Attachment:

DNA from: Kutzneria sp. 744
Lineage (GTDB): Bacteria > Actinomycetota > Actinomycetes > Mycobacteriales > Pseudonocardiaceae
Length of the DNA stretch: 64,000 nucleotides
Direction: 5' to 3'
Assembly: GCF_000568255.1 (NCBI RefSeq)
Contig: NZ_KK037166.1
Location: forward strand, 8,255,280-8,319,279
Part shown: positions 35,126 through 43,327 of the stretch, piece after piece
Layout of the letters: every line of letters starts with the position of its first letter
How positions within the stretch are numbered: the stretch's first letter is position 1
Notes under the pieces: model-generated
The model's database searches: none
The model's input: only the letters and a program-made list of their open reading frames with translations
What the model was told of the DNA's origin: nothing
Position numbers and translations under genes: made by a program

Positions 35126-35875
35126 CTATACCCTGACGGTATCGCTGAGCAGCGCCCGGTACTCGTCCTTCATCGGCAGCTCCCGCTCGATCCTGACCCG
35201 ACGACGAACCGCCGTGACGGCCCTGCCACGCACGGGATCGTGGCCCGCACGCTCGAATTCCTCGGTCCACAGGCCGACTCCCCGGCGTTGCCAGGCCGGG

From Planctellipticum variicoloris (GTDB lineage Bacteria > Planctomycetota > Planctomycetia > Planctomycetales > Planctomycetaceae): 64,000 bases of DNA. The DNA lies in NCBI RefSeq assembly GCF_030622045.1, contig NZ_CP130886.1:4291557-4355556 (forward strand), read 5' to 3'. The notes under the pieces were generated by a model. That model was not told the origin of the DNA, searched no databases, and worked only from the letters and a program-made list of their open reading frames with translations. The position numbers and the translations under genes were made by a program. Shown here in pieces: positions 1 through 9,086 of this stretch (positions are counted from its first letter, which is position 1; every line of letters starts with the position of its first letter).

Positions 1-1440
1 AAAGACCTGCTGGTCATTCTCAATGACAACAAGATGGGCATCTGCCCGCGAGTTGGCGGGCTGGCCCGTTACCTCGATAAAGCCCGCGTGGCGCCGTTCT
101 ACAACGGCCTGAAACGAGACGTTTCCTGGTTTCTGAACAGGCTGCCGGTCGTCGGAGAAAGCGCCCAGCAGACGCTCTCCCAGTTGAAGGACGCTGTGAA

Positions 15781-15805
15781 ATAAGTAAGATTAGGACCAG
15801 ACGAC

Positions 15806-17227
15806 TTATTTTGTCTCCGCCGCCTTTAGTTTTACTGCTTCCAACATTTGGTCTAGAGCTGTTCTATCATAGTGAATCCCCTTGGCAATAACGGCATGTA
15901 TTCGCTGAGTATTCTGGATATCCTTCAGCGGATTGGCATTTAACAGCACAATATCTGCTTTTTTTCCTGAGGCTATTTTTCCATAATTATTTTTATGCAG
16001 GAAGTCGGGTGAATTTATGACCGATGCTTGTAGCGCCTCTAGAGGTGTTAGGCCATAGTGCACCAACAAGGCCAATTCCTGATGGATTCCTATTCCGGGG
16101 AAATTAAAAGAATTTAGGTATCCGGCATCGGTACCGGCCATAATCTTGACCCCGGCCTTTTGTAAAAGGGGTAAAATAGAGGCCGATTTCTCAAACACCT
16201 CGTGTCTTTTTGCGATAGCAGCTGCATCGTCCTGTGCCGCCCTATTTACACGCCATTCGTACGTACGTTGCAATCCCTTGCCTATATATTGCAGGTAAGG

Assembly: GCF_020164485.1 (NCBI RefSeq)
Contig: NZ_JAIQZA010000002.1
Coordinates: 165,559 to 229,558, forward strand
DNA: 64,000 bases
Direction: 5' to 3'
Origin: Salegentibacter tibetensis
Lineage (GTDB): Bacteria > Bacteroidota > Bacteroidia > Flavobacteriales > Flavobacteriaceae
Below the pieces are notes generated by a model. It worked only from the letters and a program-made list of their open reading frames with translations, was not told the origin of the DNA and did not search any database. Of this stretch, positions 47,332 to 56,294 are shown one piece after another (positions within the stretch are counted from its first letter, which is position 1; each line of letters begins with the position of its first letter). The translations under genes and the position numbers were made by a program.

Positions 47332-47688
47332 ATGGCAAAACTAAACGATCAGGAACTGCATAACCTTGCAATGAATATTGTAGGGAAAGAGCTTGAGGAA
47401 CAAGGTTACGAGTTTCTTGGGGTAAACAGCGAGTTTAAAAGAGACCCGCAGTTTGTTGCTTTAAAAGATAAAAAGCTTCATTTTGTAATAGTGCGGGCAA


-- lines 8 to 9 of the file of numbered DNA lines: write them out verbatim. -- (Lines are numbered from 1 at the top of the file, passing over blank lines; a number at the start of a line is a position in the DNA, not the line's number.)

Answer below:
Part shown: positions 35,126 through 43,327 of the stretch, piece after piece
Layout of the letters: every line of letters starts with the position of its first letter